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As the cumulative production of oil from the Big Horn basin approaches the 2 billion bbl mark, it is appropriate that we look at the geology once again.
The Big Horn basin, located in northwestern Wyoming and south-central Montana, is bordered on the east by the Big Horn Mountains; on the south by the Owl Creek Mountains; on the west by the Absaroka and Beartooth Mountains; and on the north by the Nye-Bowler lineament. The combination of a great reservoir-source duet in the Paleozoic rocks and the creation of large anticlines during the Laramide orogeny has been the key to the Big Horn basin's success as an oil producer.
Stratigraphy of the Big Horn basin can be divided generally into (1) the Middle Cambrian clastics, (2) the Paleozoic shelf carbonates, (3) the Mesozoic clastics, (4) the Late Cretaceous to Tertiary synorogenic clastics, and (5) the Tertiary post-orogenic clastics and volcanics.
By far the most economically important formations have been the Permian Phosphoria and Pennsylvanian Tensleep Formations. This dynamic duo consists of porous eolian and shallow marine, quartz sandstones of the Tensleep overlain by shallow marine, oil-rich carbonates of the Phosphoria. The two have combined to produce over 1.5 billion bbl of oil in the Big Horn basin alone.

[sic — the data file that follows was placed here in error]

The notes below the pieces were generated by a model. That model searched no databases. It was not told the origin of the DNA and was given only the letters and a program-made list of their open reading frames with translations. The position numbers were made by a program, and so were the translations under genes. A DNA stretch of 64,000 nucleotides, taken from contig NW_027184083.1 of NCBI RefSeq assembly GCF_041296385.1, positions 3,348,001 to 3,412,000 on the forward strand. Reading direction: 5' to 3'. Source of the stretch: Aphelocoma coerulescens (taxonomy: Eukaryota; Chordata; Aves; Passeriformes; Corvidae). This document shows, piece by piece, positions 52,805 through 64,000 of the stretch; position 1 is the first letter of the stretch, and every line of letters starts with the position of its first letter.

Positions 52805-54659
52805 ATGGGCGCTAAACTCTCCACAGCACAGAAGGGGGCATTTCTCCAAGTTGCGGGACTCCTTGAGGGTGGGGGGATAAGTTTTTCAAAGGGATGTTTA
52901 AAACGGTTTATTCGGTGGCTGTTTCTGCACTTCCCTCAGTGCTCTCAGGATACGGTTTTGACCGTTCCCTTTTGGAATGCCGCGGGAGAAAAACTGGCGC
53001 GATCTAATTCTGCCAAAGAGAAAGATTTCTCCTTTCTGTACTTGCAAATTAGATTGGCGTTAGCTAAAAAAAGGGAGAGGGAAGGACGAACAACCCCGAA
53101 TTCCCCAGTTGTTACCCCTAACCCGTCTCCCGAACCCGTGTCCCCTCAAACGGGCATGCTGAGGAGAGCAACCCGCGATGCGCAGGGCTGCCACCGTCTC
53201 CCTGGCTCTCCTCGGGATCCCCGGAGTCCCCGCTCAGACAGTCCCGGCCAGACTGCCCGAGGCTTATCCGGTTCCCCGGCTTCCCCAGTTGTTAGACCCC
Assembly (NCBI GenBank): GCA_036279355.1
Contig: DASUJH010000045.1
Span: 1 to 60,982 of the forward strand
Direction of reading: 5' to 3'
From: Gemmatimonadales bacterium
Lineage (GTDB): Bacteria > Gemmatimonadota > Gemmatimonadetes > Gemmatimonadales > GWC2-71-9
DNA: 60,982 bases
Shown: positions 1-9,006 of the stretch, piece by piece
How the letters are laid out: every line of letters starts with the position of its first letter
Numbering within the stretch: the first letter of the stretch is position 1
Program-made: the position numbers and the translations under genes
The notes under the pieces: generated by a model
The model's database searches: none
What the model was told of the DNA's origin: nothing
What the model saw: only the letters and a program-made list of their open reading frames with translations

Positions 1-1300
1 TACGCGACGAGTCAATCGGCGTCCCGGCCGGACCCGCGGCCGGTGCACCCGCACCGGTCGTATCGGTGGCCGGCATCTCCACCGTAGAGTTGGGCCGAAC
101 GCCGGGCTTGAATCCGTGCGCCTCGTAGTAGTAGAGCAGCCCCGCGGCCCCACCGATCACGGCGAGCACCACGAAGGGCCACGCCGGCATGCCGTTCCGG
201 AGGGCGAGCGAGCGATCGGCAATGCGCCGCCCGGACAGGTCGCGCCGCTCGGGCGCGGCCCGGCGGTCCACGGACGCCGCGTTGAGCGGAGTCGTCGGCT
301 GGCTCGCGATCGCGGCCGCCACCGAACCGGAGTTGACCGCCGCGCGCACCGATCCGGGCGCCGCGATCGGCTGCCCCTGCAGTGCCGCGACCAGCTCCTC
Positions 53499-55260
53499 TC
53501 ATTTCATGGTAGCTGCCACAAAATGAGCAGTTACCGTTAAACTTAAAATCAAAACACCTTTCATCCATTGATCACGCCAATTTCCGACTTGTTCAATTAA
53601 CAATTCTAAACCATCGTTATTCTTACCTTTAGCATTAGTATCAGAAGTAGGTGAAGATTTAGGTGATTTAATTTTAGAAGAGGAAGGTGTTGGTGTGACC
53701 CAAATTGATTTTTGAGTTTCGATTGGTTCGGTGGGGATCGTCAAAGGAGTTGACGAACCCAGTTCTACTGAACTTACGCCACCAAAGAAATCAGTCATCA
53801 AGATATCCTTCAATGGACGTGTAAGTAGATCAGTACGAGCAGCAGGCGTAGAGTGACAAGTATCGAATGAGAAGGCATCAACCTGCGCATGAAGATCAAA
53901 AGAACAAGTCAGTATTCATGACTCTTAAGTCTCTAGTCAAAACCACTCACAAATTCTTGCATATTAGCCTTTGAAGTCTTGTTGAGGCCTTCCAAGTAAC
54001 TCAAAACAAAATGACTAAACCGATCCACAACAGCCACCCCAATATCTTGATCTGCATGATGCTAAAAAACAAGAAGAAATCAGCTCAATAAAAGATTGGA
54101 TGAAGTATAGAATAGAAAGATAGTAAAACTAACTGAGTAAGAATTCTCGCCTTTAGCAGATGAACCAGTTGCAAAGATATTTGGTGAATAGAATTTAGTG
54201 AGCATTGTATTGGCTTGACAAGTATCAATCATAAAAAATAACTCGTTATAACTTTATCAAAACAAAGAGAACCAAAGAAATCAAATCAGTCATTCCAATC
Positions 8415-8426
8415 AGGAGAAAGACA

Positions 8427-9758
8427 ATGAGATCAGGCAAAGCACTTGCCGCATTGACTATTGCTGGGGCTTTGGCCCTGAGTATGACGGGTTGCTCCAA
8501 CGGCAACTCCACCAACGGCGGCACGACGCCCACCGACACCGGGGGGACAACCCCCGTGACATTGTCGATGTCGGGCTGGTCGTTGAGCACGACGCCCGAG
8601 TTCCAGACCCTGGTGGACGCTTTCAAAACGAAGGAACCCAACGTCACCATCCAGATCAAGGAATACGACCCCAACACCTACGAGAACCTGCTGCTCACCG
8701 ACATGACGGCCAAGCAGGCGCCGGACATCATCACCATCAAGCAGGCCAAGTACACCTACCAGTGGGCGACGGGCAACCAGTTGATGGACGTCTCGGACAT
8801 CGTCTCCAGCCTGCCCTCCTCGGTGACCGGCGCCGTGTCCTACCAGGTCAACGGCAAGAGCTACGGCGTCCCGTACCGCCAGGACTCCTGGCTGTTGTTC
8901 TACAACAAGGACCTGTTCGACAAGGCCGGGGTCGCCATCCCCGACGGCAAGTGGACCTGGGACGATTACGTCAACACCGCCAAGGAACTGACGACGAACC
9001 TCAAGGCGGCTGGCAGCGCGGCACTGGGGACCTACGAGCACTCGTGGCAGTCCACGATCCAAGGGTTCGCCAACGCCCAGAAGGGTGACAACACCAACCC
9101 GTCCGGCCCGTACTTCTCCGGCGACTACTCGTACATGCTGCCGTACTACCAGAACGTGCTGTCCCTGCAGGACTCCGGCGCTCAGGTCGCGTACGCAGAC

The draping of the Tensleep and Phosphoria over large Laramide structures (closures of over 5,000+ ft, 1,500 m, and areal extents up to 15 mi2, 40 km2) was the final key. An upcoming afternoon session of papers will explore the proposed anatomies and mechanisms of folding in the Cordilleran foreland.
There is a controversy over the morphology of the folds in the foreland. Put simply, there is some disagreement over how much the horizontal or thrusting component contributes to these folds. Stearns, who described the fold at Rattlesnake Mountain in the 1971 Wyoming Geological Association guidebook, favors drape folding over near-vertical faults in the Precambrian. Berg in the 1962 AAPG Bulletin and Gries in the 1983 AAPG Bulletin favor a more thrusted model with reverse fault planes dipping 60° to 30°. Sales in the 1968 AAPG Bulletin agrees with the morphology of Berg and Gries, but feels that the folds in the foreland were generated by faults with strong lateral components.
Concerning other problems, Stone in the October 1967 AAPG Bulletin pointed out that the Paleozoic reservoirs often have a common oil-water contact (OWC) within individual structures. He attributed the common OWC to fractures joining the reservoirs. The OWC is commonly tilted; this he attributed to hydrodynamic flow. An understanding of fractures and tilted oil-water contacts is imperative for successful exploration and production programs in the Big Horn basin.
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